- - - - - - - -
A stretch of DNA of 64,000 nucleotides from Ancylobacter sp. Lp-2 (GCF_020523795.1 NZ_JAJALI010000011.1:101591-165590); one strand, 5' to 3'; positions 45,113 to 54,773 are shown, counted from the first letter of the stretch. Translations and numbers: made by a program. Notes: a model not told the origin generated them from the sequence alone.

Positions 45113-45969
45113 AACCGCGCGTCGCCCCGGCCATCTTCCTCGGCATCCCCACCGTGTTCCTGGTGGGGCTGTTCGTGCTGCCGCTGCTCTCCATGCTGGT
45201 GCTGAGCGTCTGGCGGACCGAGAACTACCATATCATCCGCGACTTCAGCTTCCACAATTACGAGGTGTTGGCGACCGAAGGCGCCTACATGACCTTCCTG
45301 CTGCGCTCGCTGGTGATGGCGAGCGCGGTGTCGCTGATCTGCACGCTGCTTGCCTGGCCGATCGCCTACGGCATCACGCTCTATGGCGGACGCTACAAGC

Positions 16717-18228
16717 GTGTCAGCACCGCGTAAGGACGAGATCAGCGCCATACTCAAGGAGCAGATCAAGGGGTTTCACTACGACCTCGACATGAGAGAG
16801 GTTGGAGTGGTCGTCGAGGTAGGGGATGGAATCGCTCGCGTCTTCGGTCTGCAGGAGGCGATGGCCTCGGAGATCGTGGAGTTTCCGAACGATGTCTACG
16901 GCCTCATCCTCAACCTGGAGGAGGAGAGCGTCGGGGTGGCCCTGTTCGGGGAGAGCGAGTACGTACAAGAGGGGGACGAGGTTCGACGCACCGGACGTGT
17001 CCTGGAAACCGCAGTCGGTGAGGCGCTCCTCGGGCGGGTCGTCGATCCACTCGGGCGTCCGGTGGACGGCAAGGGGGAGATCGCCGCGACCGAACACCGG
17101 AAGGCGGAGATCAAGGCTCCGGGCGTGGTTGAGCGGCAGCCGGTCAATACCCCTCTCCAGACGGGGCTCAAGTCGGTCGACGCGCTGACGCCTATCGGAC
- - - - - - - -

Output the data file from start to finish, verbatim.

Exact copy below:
A stretch of DNA of 64,000 nucleotides from Ancylobacter sp. Lp-2 (GCF_020523795.1 NZ_JAJALI010000011.1:101591-165590); one strand, 5' to 3'; positions 45,113 to 54,773 are shown, counted from the first letter of the stretch. Translations and numbers: made by a program. Notes: a model not told the origin generated them from the sequence alone.

Positions 45113-45969
45113 AACCGCGCGTCGCCCCGGCCATCTTCCTCGGCATCCCCACCGTGTTCCTGGTGGGGCTGTTCGTGCTGCCGCTGCTCTCCATGCTGGT
45201 GCTGAGCGTCTGGCGGACCGAGAACTACCATATCATCCGCGACTTCAGCTTCCACAATTACGAGGTGTTGGCGACCGAAGGCGCCTACATGACCTTCCTG
45301 CTGCGCTCGCTGGTGATGGCGAGCGCGGTGTCGCTGATCTGCACGCTGCTTGCCTGGCCGATCGCCTACGGCATCACGCTCTATGGCGGACGCTACAAGC

Positions 16717-18228
16717 GTGTCAGCACCGCGTAAGGACGAGATCAGCGCCATACTCAAGGAGCAGATCAAGGGGTTTCACTACGACCTCGACATGAGAGAG
16801 GTTGGAGTGGTCGTCGAGGTAGGGGATGGAATCGCTCGCGTCTTCGGTCTGCAGGAGGCGATGGCCTCGGAGATCGTGGAGTTTCCGAACGATGTCTACG
16901 GCCTCATCCTCAACCTGGAGGAGGAGAGCGTCGGGGTGGCCCTGTTCGGGGAGAGCGAGTACGTACAAGAGGGGGACGAGGTTCGACGCACCGGACGTGT
17001 CCTGGAAACCGCAGTCGGTGAGGCGCTCCTCGGGCGGGTCGTCGATCCACTCGGGCGTCCGGTGGACGGCAAGGGGGAGATCGCCGCGACCGAACACCGG
17101 AAGGCGGAGATCAAGGCTCCGGGCGTGGTTGAGCGGCAGCCGGTCAATACCCCTCTCCAGACGGGGCTCAAGTCGGTCGACGCGCTGACGCCTATCGGAC